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MARACAY, Venezuela — Henrique Capriles Radonski has been called many things in his uphill fight to unseat Venezuelan President Hugo Chávez.
Chávez has constantly ridiculed him as a majunche ("nobody") and a U.S. lackey. Foreign Minister Nicolás Maduro called him "queer," while government ministers have said that he is a right-wing reactionary.
On Sunday, Oct. 7, however, Capriles's detractors may have to call him something else: winner.
Capriles, 40, handsome, and single, has emerged as the first viable democratic challenger in 14 years to Chávez, the eccentric socialist leader who styles himself the ideological heir to Fidel Castro. Young and photogenic, Capriles has barnstormed the country, visiting more than 300 cities since he began his campaign.
Drawing big crowds along the way -- along with women imploring him to select them as his first lady -- Capriles has sought to differentiate himself from the cancer-stricken Chávez, 58, by his vigor and energy. He often wades into crowds or breaks into a jog during his fact-finding campaign caminatas ("walks") through towns and cities.
Capriles has criticized Chávez for spending too much money and time on promoting his socialist revolution at home and abroad, at the expense of the needs of the country's 29 million inhabitants. He has also harped on Venezuela's soaring crime rate -- the number of homicides in Venezuela last year exceeded 19,000, more than the United States and Europe combined -- as well as the breakdown in government services and the lack of employment opportunities for youth during Chávez's tenure.
"Our country wants to be better, and come Oct. 8, it will be better," Capriles said in a campaign stop this week in the southwestern state of Táchira before a crowd of thousands.
Despite his youth, Capriles has spent decades climbing the ladder of Venezuelan politics. He is the former governor of Venezuela's second-most populous state, Miranda, where he improved health services and education. He was first elected to the country's National Assembly in 1998, before being elected two years later as mayor of Baruta, a part of Greater Caracas.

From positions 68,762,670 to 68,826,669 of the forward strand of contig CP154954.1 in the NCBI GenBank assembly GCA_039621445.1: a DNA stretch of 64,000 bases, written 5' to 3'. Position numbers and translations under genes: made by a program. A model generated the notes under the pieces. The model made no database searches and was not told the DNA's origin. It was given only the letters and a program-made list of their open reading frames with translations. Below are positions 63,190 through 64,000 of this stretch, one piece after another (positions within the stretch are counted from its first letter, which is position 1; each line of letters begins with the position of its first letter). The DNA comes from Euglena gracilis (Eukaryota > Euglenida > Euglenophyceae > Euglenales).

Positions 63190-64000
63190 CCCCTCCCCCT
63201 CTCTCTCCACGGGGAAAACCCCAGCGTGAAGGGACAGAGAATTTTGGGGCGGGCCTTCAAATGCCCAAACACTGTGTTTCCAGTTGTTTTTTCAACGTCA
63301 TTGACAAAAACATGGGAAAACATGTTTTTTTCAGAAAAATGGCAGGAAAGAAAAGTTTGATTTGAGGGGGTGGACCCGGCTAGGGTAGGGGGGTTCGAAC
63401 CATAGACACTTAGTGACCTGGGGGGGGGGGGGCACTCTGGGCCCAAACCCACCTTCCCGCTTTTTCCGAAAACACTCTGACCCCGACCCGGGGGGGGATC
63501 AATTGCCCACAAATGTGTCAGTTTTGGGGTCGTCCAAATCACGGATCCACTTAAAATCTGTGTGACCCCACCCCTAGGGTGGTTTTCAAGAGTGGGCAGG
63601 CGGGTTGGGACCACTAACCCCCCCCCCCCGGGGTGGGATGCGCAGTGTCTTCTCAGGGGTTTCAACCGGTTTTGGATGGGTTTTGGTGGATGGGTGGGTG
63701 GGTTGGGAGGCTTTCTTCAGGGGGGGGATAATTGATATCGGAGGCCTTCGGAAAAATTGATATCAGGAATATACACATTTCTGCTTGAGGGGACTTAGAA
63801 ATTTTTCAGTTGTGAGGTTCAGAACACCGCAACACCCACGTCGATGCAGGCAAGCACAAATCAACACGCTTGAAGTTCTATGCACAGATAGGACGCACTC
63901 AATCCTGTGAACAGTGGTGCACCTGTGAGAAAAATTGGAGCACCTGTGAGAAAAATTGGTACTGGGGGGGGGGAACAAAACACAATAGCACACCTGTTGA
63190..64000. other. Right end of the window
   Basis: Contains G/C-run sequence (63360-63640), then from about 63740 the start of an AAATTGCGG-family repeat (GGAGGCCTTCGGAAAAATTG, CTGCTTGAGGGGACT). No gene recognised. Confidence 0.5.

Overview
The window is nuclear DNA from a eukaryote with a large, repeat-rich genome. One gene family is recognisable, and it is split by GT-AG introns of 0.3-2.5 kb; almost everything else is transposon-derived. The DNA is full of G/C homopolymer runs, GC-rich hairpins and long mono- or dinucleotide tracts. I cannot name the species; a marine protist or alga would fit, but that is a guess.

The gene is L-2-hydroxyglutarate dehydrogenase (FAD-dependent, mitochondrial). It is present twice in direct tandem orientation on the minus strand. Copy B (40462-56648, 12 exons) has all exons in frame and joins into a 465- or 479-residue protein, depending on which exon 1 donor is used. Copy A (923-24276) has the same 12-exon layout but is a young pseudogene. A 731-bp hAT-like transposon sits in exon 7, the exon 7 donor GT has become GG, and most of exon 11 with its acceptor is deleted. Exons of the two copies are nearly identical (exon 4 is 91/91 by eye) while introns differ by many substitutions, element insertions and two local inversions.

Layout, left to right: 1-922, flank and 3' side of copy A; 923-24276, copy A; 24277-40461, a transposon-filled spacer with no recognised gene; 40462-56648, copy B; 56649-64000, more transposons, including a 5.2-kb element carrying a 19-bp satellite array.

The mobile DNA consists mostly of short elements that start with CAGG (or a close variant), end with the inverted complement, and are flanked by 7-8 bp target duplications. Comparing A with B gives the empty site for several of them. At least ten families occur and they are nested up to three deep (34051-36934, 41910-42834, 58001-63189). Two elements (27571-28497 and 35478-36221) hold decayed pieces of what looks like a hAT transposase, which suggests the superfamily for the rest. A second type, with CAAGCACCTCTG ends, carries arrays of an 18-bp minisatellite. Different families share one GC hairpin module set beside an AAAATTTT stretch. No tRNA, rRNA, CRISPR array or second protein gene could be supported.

Arrested and briefly imprisoned in 2002 for events tied to the takeover of the Cuban Embassy during a failed coup against Chávez, Capriles beat Chávez's right-hand man, Diosdado Cabello, in 2008 for the governorship of Miranda.
"The candidate of the government says he needs six more years to fix the country's problems,'' Capriles said at the rally. "But if he hasn't fixed them in 14 years, what makes him think he can do it in the next six?"
Although Chávez and his backers paint Capriles as a right-wing tool of the United States, his political instincts are in reality far more moderate. He models himself after former Brazilian President Luiz Inácio Lula da Silva and has promised to invest heavily in developing Venezuela's industries to generate jobs. He has also promised to maintain and improve many of Chávez's social programs -- albeit with the caveat of opening them up to all Venezuelans and just not supporters of the president. He would also curtail Venezuela's close relationship with Cuba, Iran, and Belarus.
Don't count Chávez out, however. The incumbent has proved himself to be a political survivor. He withstood a coup in 2002 and a recall vote in 2004, and this time around he has sought to portray the election as a matter of life and death for the country and his Bolivarian Revolution. Urging voters to put aside complaints about the country's faltering infrastructure and constant power outages and water shortages, Chávez has promised that he will do better if reelected.